*This article discusses sensitive themes like suicide and homophobia*
Just about every four days or so, Netflix works diligently to ensure that there is a specific show or movie that I cannot escape. They send me emails, screw with those weird “Suggested for You” ads on Facebook, and play an automatic trailer whenever I open up the Netflix app (which almost always startles me). This week, that specific show/movie was the three-episode docuseries entitled “Killer Inside: The Mind of Aaron Hernandez” directed by Geno McDermott. I remember when Aaron Hernandez was in the news for the murder of Odin Lloyd, so I was already interested in watching the series. I was also interested in getting Netflix to stop suggesting the same series over and over again, so I watched it. I’m glad I did.
“Killer Inside: The Mind of Aaron Hernandez” is a great docuseries. While it is a well-done series for the same reasons any other docuseries is good (editing, pacing, topic, etc.), “Killer Inside” weaves in important social commentary on controversial topics. The series uses archival footage, telephone conversations, and interviews with family, friends, experts, and activists. The first episode opens with the murder of 27-year-old Odin Lloyd, who was dating the sister of Hernandez’s girlfriend. Shortly after Odin Lloyd was found, Hernandez was questioned in connection to the murder. At the time, the police stated that Hernandez was solely questioned because a rental car in his name was potential evidence. Soon after, we find that Hernandez’s house was scrubbed clean, his security system was tampered with, and destroyed cell phones were found on his property. Nine days after Lloyd was discovered, 23-year-old Hernandez was arrested for first-degree murder. The rest of the episode outlines Aaron Hernandez’s incredible and promising talent as an athlete from a very young age and includes interviews with long-time friends and neighbours, who can’t help but wonder one question… “Why?”.
The remainder of the series delves into Hernandez’s often toxic home-life, his questioned sexuality, specifics around this case, as well as a heartbreaking double murder that Hernandez was tried and acquitted of. Days after his acquittal, 27-year-old Hernandez committed suicide inside his prison cell. This series seems somewhat intrusive at times, we listen to phone conversations between Hernandez and his girlfriend and his infant daughter, as well as heated and personal conversations with his mother and cousin while he is in prison. I have little interest in diving into deep and personal issues of a dead and clearly troubled man, who has caused a lot of pain for Odin Lloyd’s family and friends.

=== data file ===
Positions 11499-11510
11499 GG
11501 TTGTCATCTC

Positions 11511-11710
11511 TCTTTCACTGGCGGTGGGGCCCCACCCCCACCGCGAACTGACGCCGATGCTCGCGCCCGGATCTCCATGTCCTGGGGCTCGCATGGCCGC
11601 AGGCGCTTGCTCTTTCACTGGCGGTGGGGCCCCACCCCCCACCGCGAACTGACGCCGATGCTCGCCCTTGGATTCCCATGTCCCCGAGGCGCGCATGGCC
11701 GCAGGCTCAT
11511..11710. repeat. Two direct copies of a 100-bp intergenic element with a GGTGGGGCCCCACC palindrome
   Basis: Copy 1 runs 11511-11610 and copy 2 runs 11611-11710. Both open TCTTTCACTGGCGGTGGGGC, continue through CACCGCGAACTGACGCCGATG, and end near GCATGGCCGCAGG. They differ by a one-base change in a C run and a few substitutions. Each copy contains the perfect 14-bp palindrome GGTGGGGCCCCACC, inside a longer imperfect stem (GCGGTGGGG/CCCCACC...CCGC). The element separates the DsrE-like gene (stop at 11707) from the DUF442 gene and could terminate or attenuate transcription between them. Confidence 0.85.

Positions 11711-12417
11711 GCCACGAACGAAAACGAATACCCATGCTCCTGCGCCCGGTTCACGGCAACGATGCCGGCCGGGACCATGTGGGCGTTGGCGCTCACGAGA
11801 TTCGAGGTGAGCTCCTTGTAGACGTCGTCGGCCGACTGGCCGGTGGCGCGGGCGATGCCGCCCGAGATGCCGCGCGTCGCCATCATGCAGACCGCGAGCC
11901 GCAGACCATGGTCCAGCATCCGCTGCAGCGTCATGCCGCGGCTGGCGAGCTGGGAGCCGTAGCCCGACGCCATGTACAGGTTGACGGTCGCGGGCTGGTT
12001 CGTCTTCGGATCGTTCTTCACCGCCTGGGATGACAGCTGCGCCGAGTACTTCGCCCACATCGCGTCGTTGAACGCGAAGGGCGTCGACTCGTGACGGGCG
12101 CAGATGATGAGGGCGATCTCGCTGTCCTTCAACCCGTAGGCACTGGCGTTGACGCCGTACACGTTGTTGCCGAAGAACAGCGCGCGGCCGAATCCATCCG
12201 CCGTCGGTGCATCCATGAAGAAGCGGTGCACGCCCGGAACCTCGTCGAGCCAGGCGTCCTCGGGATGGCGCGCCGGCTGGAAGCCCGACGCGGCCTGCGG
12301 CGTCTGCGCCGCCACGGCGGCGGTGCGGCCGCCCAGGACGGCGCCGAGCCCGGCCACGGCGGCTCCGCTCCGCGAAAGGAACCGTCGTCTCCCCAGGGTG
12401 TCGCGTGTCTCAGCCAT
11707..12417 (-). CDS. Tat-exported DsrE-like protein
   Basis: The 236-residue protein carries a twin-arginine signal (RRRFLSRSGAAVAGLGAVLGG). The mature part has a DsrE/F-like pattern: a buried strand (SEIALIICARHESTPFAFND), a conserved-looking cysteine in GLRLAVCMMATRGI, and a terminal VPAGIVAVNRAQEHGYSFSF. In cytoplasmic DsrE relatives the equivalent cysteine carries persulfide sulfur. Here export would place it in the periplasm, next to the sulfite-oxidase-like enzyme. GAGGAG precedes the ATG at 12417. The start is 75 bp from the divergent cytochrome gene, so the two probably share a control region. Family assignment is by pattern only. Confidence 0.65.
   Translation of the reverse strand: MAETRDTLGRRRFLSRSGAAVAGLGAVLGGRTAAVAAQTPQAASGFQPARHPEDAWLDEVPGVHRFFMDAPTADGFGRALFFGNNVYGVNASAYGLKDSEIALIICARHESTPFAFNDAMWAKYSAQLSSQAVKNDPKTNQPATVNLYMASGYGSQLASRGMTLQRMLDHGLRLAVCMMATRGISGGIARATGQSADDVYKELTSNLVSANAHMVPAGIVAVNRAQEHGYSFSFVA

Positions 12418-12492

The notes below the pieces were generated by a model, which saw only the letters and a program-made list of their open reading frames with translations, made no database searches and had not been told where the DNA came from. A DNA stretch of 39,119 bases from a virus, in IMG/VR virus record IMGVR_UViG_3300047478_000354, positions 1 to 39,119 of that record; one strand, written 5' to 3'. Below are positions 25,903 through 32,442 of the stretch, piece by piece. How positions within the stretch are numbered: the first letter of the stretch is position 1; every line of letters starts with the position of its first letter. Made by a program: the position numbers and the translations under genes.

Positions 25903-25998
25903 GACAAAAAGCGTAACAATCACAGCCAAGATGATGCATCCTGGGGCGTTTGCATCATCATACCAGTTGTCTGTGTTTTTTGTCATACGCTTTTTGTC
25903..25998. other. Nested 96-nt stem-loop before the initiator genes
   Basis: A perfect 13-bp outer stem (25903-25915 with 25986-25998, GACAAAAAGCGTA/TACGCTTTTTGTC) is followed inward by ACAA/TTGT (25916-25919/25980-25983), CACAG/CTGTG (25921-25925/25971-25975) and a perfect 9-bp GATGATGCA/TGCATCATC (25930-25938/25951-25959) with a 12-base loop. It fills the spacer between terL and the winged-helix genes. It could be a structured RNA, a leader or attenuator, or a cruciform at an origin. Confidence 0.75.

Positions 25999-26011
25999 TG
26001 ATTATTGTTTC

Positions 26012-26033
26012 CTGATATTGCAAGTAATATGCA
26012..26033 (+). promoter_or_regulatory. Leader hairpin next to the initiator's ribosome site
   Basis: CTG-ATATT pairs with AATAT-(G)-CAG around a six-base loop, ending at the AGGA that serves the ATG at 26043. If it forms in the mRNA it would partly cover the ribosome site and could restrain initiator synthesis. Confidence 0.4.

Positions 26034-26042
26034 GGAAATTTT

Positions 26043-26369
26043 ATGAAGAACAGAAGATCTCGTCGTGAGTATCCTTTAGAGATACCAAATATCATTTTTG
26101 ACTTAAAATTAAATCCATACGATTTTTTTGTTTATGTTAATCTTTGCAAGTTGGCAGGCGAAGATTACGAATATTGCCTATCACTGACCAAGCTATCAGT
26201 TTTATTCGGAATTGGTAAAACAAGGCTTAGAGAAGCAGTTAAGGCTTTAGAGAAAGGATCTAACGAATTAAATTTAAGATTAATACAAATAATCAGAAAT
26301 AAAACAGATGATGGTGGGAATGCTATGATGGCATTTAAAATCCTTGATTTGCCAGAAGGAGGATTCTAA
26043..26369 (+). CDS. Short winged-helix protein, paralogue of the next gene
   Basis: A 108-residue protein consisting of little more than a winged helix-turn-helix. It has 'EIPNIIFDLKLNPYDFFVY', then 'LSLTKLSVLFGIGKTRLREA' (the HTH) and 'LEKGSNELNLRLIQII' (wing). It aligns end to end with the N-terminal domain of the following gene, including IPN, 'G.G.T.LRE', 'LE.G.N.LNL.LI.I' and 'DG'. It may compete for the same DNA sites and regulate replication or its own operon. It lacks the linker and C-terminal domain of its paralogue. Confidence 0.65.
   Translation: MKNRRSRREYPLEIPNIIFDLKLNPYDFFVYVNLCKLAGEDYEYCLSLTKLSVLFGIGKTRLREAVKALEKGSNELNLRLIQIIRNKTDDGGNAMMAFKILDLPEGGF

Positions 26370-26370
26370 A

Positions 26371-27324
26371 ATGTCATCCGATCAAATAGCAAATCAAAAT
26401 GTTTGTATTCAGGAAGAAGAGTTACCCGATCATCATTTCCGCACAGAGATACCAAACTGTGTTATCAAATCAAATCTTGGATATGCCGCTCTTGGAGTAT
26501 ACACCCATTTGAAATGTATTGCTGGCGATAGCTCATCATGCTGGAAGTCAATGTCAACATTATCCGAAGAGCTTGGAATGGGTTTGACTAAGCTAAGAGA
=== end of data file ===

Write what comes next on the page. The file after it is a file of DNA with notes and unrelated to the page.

The reason I found this docuseries so surprisingly interesting was because it calls out some hugely concerning issues with the NFL and sports culture. The series highlights the growing worry of severe brain trauma in football players. CTE stands for chronic traumatic encephalopathy and it is a serious brain disease that is cause by repeated head injury. The symptoms include negative behaviour and mood issues, forgetfulness, and suicidal thoughts. Hernandez’s brain was examined post-mortem and it was found that Hernandez had the most severe case of CTE that researchers had observed in someone of his age. Some suggest that Hernandez’s brain disease may have had an effect on his spiral of criminal behaviour. CTE is a huge problem in the NFL today, with players under the age of 30 retiring in fear of long-lasting and life-changing effects, with the science to back that fear up. The NFL claims it is the safest it has ever been.
The series also highlights the toxic locker-room culture that accompanies traditionally masculine sports. Homophobia is a topic of discussion throughout the series, citing Hernandez’s father’s homophobic nature, as well as the overall issue of homophobia in the NFL. Former NFL player Ryan O’Callaghan was interviewed, and he recalls how it felt to be a closeted gay man surrounded by homophobia while playing football. O’Callaghan has said in the past that he never genuinely enjoyed football, and that the masculine sport was a cover up for his repressed sexuality. Over his years playing football, O’Callaghan heard and at times even participated in the regular exchange of gay slurs and offensive jokes at the expense of gay people. Once O’Callaghan saw his football career ending, he saw no other choice but to end his own life, he could not stand to hide anymore. O’Callaghan had a progressive discussion with his family about his sexuality and he decided to live and come out as a gay man. The series connects this to Hernandez’s repressed sexuality and his internal struggle with it, due to participating in a sports culture that wasn’t accepting of gay people. The series plants the seed in the viewer’s mind that this may have contributed to Hernandez’s inner turmoil that caused him to lash out in the most violent ways and ultimately ending his own life.
Aaron Hernandez is responsible for the pain he has caused to Odin Lloyd’s family. He made decisions that resulted in the senseless loss of life, as well as other reckless and dangerous decisions leading up to the murder. However, this docuseries calls into question other concerning factors that run rampant in the NFL and overall sports culture. CTE is an extremely serious area of concern and continues to be closely monitored by health professionals who are weary of the long-term effects of the disease. Toxic sports culture also needs to take a step back and look at the language and barriers it uses against gay people, barriers that have such negative and adverse effects that it is able to drive players to the brink of suicide.